That Was The Week That Was

This week I finished another chapter in my Lindbergh biography and recorded podcasts about the Olympics and the importance of philosophy in a time of pandemic. Elsewhere:

• I was doubly grateful to Elesha Coffman: not just for giving me a week off at The Anxious Bench, but articulating something about teaching online that I’d struggled to identify.

• We’re hoping to devote an episode of our Pandemics and the Liberal Arts podcast to the importance of art. In the meantime, let this reflection by Jody Hassett Sanchez whet your appetite.

Notre Dame as of late February 2020 – Creative Commons (SiefkinDR)

• It’s been more than a year since the terrible fire at Notre Dame, and French bishops, architects, scholars, and politicians are still debating how Paris’ historic cathedral should be rebuilt.

• This is an important story about the Trump administration’s response to COVID, but the headline is all wrong: “revisionist history” is about getting closer to the truth, not further from it.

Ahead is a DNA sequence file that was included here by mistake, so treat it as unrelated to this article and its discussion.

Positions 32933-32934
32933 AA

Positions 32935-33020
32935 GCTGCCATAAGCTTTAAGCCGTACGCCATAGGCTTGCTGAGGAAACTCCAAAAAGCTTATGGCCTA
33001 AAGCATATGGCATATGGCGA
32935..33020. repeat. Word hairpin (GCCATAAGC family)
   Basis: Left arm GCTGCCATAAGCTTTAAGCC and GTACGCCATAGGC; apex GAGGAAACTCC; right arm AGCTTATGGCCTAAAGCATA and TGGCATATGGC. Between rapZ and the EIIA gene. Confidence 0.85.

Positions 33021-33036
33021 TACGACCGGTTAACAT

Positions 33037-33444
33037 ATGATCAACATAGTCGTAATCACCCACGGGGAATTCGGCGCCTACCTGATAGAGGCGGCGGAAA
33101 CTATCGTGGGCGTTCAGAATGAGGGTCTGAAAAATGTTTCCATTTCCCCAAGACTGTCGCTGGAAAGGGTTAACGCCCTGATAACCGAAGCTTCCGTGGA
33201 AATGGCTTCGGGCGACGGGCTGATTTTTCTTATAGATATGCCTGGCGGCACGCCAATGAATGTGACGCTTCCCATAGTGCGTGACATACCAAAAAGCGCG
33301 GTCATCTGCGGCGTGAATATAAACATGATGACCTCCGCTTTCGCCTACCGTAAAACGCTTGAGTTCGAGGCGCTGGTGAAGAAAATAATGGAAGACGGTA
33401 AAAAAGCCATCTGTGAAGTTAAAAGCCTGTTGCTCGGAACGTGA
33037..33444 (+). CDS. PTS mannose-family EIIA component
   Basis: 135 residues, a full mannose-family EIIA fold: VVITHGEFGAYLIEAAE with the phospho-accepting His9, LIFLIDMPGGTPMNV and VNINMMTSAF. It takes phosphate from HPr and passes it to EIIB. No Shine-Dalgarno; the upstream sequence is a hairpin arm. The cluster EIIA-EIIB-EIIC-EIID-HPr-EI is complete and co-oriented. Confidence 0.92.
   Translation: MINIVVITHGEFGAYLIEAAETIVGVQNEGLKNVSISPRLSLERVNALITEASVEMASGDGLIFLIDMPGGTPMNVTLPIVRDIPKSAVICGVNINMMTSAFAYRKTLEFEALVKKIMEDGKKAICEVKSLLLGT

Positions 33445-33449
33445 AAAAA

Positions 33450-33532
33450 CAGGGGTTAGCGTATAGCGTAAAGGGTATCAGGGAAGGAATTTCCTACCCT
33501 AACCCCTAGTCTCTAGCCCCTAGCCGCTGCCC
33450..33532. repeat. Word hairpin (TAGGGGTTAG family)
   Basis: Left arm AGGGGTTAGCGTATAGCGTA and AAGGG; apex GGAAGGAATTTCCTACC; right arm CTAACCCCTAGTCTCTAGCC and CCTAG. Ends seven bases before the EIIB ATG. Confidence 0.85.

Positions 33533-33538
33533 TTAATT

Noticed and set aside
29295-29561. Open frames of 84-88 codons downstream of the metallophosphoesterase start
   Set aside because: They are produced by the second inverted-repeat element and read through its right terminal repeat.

• But maybe we’re learning that America is stronger than its current, weak president.

• Maybe it’s even possible that we’re seeing the limits of divisive politics. (Yes, that’s David Brooks.)

• Or maybe we’re seeing the decline of the nation-state.

• Religious congregations might start gathering for worship this month… but they probably won’t be singing.

• I’d almost forgotten how much we used to argue about the definition of evangelicalism

Bush Chapel at Southeastern University (FL) – Creative Commons (FireKnight1935)

• While he lamented how many fellow Pentecostals have behaved during the pandemic, Chris Green hoped that it would bring about a revival of Pentecostalism.

• Alas, he was one of 34 professors who lost their jobs at Southeastern University, just one more reminder that Christian higher ed is facing enormous challenges.

• And it’s not just Christian colleges: a well-endowed research university announced sweeping staff cuts that affected at least some non-tenured faculty.

• But while the lights remain on… I’m glad I’m not in charge of deciding what next fall/year will look like. (from last week, but still worth considering)